A schematic model of the involvement of Id1 in the regulation of p16 expression in the context of HGF signaling in HepG2 hepatoma cells. Our previous data showed that HGF treatment activates the minimal promoter of p16 (−247 promoter) through the proximal Ets-binding site, the transcription factor Ets1 and/or Ets2 physically bind to the Ets-binding site, and activation of the −247 promoter with HGF treatment requires high-intensity ERK activity (13). In this study, we showed that Id1 is rapidly down-regulated by HGF and uncovered a role of Id1 in the inhibitory effect of HGF on the proliferation of HepG2 cells as follows. A. In the absence of HGF, the level of ERK activity is low and a relatively high level of Id1 is expressed, so the transcription factor Ets is kept inactive. This leads to low levels of p16, which enable the cells to proliferate normally. B. HGF treatment of the cells elicits strong activation of ERK, which phosphorylates Ets1 and Ets2 at the conserved threonine residue (Fig. 1). HGF treatment also induces down-regulation of Id1 at the mRNA level (Figs. 2A-C and 3) via ERK-dependent and ERK-independent pathways (Fig. 4). The down-regulation of Id1 decreases Ets associated with Id1 (Fig. 2D), leading to activation of the p16 promoter (Figs. 5 and 6) in coordination with the strong activation of ERK (Fig. 6). The up-regulation of p16 results in the inhibition of cell proliferation through cell cycle arrest at G1 via inactivation of Cdk2.

Close modal

The amount of Id1 is regulated at the protein level via the ubiquitin-proteasome-mediated pathway in HeLa cells (37). Treatment of HepG2 cells with a proteasome inhibitor, MG132, abrogated the degradation of Id1 protein (Fig. 3), suggesting that the ubiquitin-proteasome-mediated pathway is also involved in the regulation of Id1 protein in HepG2 cells. However, HGF treatment of the cells had subtle effects on the rate of degradation (Fig. 3), showing that the amount of Id1 is not regulated at the protein level in the context of HGF signaling. A recent report showed that Id1 protein undergoes nucleocytoplasmic shuttling (44), which is also involved in regulating its degradation (37). Our preliminary data showed that the localization of Id1 protein is not altered by HGF treatment in HepG2 cells (data not shown), also supporting that the rate of degradation of Id1 protein is not affected by HGF treatment. The amount of Id1 mRNA was also reduced with HGF treatment (Fig. 2A); thus, the rapid and constant degradation of Id1 protein seems to enable Id1 expression to be regulated at the mRNA level.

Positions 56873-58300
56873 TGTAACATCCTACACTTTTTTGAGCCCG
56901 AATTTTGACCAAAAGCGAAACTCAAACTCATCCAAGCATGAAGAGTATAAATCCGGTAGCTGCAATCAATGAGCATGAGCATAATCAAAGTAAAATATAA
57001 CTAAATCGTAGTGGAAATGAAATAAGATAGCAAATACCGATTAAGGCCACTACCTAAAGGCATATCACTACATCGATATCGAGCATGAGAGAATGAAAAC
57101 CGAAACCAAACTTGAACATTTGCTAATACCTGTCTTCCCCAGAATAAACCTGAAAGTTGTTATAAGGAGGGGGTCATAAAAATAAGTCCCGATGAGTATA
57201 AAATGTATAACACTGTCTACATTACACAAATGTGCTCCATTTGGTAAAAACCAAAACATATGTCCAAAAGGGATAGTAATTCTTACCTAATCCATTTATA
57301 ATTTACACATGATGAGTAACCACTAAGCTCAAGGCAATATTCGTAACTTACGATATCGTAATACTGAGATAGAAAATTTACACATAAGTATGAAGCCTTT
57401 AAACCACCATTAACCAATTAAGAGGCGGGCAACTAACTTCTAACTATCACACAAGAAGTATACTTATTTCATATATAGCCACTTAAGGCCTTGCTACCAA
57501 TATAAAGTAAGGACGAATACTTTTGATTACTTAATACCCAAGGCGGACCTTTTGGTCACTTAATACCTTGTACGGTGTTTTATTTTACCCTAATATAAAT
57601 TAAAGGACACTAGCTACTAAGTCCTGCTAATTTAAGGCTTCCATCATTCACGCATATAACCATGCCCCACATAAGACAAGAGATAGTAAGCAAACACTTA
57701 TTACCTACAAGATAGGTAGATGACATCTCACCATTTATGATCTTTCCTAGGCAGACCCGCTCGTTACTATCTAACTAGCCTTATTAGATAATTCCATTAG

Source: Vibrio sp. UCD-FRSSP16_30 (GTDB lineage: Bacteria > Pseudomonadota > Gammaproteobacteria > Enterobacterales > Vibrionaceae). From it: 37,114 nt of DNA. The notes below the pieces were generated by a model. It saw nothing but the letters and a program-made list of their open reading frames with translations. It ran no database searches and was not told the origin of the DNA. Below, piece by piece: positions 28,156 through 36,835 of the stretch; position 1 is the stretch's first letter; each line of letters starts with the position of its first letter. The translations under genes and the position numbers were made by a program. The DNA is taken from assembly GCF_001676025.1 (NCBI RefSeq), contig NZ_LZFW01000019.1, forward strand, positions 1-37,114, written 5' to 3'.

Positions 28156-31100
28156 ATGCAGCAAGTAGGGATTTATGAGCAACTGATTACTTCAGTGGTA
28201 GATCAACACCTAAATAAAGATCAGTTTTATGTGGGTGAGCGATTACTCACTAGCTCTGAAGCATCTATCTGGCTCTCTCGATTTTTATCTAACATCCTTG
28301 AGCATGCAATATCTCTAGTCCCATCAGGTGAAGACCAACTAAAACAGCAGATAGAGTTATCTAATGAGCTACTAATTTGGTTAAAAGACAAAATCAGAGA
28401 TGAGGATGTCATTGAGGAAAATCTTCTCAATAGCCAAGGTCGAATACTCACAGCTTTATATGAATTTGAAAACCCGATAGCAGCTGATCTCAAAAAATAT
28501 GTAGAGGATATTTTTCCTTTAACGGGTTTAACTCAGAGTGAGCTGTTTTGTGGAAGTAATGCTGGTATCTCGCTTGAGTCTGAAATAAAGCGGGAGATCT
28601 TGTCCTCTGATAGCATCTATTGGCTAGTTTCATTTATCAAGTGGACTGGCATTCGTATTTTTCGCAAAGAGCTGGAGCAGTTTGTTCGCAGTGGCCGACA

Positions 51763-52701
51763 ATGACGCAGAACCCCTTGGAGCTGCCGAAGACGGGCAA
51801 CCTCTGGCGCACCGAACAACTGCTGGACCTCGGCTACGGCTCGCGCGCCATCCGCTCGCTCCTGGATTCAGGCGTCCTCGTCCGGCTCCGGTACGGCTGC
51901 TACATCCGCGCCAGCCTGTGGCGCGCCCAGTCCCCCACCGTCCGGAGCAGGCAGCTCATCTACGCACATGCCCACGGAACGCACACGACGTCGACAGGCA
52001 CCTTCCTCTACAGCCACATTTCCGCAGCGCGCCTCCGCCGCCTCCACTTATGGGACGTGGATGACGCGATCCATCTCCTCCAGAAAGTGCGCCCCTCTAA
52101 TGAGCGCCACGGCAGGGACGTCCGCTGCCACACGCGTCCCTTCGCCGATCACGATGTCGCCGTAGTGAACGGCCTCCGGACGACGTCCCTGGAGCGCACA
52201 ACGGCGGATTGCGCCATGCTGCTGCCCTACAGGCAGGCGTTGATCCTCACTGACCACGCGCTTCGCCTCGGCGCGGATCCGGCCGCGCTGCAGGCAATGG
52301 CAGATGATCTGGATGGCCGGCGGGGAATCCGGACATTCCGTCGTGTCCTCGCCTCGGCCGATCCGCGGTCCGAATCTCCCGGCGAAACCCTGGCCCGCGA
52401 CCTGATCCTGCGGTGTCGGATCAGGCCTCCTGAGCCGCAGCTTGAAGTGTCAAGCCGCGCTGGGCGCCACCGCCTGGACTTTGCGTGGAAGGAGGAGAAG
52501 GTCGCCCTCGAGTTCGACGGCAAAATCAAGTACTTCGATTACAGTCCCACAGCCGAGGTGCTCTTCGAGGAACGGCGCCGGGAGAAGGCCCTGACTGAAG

We showed that the MEK inhibitor PD98059 partially abrogates the down-regulation of Id1 (Fig. 4A), and the PI3K inhibitor LY294002 has no effect on the amount of Id1 (Fig. 4B). Thus, ERK-dependent and ERK-independent pathways are involved in the down-regulation of Id1 induced by HGF, but the PI3K pathway is not. These results implied that the transcription factor responsible for the expression of Id1 in the context of HGF signaling is regulated by ERK-dependent and ERK-independent pathways other than the PI3K pathway. The expression of Id proteins (Id1, Id2, and Id3) was shown to be regulated by MYC oncoproteins (24). It is reasonable that MYC is involved in the down-regulation of Id1 with HGF treatment in HepG2 cells, because MYC is regulated independently of the Ras-ERK pathway, and its expression is responsible for the induction of hepatocellular carcinoma from which the HepG2 cell line is derived and for the neoplastic properties of hepatocellular carcinoma (45-48). We thus examined the amount of c-MYC protein in the absence or presence of HGF, but HGF showed no effect on the level of c-MYC protein in HepG2 cells (Fig. 2C). Also, an assay of the secreted alkaline phosphatase reporter under the control of a promoter regulated by MYC showed no effect of HGF on the activation of MYC (data not shown). These results suggested that MYC is not involved in the regulation of Id1 in HepG2 cells.

A 1.2-kb fragment of the human Id1 promoter was shown to contain two regions responsible for Id1 expression (49). The upstream region contains consensus sequences for Egr-1, YY-1 and CREB and plays a role in the serum responsiveness of the Id1 promoter in human breast cancer cells, suggesting that the expression of Id1 in the absence of HGF in HepG2 cells is regulated via this region. On the other hand, the downstream region, with which a large complex containing Sp-1 and NF-1 actually associates, is responsible for repression of the Id1 promoter (49), suggesting that this region is directly involved in the down-regulation of Id1 at the mRNA level with HGF treatment in HepG2 cells. It has been shown that the DNA-binding activity of Sp-1 is stimulated through phosphorylation by ERK (50, 51), supporting the idea that Sp-1 is involved in the down-regulation of Id1 induced by HGF through the ERK-dependent pathway. However, although phosphorylation of Sp-1 actually occurs with HGF treatment, HGF induces the phosphorylation of Sp-1 through the PI3K pathway, and the phosphorylation facilitates transcriptional activation of Sp-1 (52). Therefore, it is difficult to believe that the down-regulation of Id1 with HGF treatment in HepG2 cells is regulated by Sp-1. Meanwhile, NF-1 is implicated in the transcriptional repression of several gene promoters (53); thus, it is possible that NF-1 is concerned with the down-regulation of Id1 by HGF. However, cells expressing an activated Ha-ras gene, which induces strong activation of ERK, showed down-regulated expression of NF-1 (54), and the signaling pathways, in which NF-1 is implicated, are still ambiguous. Thus, the role of NF-1 in the down-regulation of Id1 by HGF remains to be elucidated.